Thermal Energy Storage for a Low-Carbon Future

15 May 2018

Buildings are responsible for 47 percent of global greenhouse gas emissions and, according to Navigant Research, the global building stock is expected to grow by 13 percent from 2014 to 2024.[1]However, the contribution buildings are making to global greenhouse gas emissions can be changed. Much of those emissions come from energy used to operate buildings - this can be reduced, but how? One key element is thermal energy storage technologies.

Thermal energy storage technology allows excess energy, from a variety of renewable energy sources, to be stored and used at different times throughout the day, lessening the demand on and use of the grid. Thermal energy storage technology is becoming more prevalent as the industry looks for ways to increase resilience, improve sustainability, and lower operating costs. Shifting peak demand to off-peak hours helps utilities plan for peak capacity requirements, and helps the grid incorporate more renewables. At the same time, it helps electricity customers save money and reduce emissions. 

Thermal energy storage systems add considerable value to utilities. The research project,Valuation of Thermal Energy Storage for Utility Grid Operators,conducted by the Western Cooling Efficiency Centerat the University of California-Davis (UC Davis), found that thermal energy storage is up to 77 percent more valuable than utilities previously estimated.[2]This research demonstrated that the current method for estimating the electrical grid impact of thermal energy storage systems, based on a “10-day average baseline” and “typical meteorological year (TMY3),” underestimates the impact of disconnecting the cooling system on the electrical grid; thermal energy storage can have a major influence on reducing electrical grid reliance and use. In fact, it’s already doing more than we thought to help reduce greenhouse gas emissions. 

As a distributed energy resource, thermal energy storage improves the utilization of transmission and distribution lines, and renewable generation. Therefore, it’s important that we accurately estimate electrical grid impact of thermal energy storage devices to allow for resource adequacy planning, and proper financial compensation for the service they provide. Thermal energy storage requires a holistic view of energy use; it must take into consideration how it can mitigate peak load demand, and the ambient conditions at which peak load is evaluated. As the ambient temperature increases, the value of stored thermal energy increases.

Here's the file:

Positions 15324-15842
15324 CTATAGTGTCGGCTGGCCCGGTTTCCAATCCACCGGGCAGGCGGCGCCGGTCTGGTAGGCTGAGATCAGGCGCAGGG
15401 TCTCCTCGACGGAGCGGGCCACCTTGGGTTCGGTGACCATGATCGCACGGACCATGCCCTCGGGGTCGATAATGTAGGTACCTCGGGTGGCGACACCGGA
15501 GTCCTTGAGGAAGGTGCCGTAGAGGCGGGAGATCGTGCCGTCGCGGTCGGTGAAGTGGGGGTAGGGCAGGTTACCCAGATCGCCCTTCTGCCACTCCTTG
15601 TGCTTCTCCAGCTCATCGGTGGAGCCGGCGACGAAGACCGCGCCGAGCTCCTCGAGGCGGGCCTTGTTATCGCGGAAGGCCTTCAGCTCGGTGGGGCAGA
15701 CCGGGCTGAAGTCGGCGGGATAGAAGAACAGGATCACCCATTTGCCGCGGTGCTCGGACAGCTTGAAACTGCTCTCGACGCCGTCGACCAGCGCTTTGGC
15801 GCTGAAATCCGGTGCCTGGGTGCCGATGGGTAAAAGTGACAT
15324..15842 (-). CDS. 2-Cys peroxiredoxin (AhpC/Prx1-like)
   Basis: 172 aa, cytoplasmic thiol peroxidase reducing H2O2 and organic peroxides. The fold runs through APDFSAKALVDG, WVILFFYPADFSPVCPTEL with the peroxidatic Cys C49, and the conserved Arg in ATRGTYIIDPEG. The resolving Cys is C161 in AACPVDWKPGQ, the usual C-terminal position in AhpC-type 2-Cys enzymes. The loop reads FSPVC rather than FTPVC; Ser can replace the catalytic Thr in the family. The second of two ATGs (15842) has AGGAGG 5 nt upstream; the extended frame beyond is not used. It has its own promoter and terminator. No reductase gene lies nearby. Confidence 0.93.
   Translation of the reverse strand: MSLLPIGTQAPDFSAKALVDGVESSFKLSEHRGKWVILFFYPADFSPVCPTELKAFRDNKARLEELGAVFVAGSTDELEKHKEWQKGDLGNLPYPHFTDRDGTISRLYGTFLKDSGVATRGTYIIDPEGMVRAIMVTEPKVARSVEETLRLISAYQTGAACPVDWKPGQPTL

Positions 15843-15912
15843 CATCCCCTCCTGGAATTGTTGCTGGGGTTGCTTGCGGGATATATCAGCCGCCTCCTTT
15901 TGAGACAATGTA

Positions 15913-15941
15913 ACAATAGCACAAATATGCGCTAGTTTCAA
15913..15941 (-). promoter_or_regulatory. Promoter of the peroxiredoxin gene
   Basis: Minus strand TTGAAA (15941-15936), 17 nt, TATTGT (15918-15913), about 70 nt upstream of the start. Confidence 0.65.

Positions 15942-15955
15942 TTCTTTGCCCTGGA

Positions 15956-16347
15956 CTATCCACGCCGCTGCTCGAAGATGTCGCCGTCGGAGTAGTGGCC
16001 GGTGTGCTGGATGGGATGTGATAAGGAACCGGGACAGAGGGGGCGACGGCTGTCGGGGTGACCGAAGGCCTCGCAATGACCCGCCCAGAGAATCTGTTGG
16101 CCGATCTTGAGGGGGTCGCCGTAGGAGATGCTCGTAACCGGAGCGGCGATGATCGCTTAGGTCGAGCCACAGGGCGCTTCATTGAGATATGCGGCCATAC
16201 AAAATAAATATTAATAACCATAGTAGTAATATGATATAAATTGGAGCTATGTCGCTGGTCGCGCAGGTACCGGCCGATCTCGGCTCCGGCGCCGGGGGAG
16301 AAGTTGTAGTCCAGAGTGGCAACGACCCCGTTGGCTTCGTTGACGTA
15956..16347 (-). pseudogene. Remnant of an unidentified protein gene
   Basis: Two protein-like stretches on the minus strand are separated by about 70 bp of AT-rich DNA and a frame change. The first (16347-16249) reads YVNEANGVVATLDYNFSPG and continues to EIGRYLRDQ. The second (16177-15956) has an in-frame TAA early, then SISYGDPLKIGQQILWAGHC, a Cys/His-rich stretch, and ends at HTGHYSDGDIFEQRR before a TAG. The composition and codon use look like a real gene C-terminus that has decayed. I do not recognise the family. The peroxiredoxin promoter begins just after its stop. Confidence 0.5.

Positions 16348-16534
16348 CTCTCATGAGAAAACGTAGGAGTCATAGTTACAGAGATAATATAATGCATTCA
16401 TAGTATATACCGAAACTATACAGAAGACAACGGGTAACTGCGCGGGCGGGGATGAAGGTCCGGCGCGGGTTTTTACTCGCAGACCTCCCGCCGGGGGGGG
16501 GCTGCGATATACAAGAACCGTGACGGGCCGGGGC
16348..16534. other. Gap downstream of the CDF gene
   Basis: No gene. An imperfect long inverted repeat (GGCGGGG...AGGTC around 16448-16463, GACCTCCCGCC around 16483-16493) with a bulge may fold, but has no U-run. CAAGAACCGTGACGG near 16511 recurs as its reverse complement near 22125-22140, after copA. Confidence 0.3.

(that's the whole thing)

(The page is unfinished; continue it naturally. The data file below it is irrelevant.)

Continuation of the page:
Thermal energy storage has the most value when it’s needed the most. Therefore, its benefit to the grid should be based on how it can perform in extreme-heat conditions. This value is most accurately quantified when based on an American Society of Heating, Refrigerating and Air-Conditioning Engineers (ASHRAE) 1-in-10 heat event approach (hottest hour in 10 years), and when accounting for the dynamic nature of building load. 

The ASHRAE approach is often used for traditional utility infrastructure, and includes more extreme weather conditions. When this approach is applied to thermal energy storage, the value increases by 28 percent compared with other approaches.2The prevalent “10-day average baseline” approach underpredicts the value of thermal energy storage up to 77 percept, by excluding demand response events, weekend, and holiday heat events.2When weekends are excluded, “temperature drift”, and the significant higher thermal loads required to offset on Mondays following a hot weekend, are not evaluated. To properly quantify the value of thermal energy storage, the value should be based on the load that would have otherwise been needed to provide cooling during extreme-heat conditions. The UC Davis findings reinforce the benefits of thermal energy storageto offset thermal load, and show how we can more accurately estimate electrical grid impact. 

Looking more closely at the buildings themselves, the HVAC system is one of the biggest energy-use culprits, making up almost 40 percent of that energy use.This is due to conventional air-conditioning systems that run a chiller during peak energy usage and demand times to instantaneously cool. By using thermal energy storage systems, building owners can store energy for later use. These cooling systems run the same chiller mentioned above, but at off-peak or lower-cost times, to store energy in thermal energy storage tanks. The stored energy can then be used to cool the building during peak demand and rate periods, with or without instantaneous cooling from the chiller. These systems help optimize peak load management and can boost renewable resource use by as much as 50 percent.[3]In doing so, grid dependency is reduced, lowering the utility bill. 

Even though buildings are large contributors to global greenhouse gas emissions, there is something we can do. Using thermal energy storage systems not only bring those emissions down, but can also save money. It’s a win-win. With a better understanding of energy storage benefits, building owners can optimize sustainable building designs and respond more intuitively to grid demand and cost pressures - leading to fewer overall greenhouse gas emissions and lower energy costs. With these benefits in mind, thermal energy storage will be essential for a low-carbon future. 


Mark MacCracken is Vice President of the CALMAC portfolio at Trane.



[1]Navigant Research, Global Building Stock Database. https:// Accessed March 21, 2018.

2Dichter N, Modera M, Fortunato P. Valuation of Thermal Energy Storage for Utility Grid Operators. Accessed March 12, 2018.


[3]Reindl D, Van Asselt A, Nellis G, Klein S. Design and Utilization of Thermal Energy Storage to Increase the Ability of Power Systems to Support Renewable Energy Resources.  2017. https:// March 12, 2018.

Volume: 2018 May/June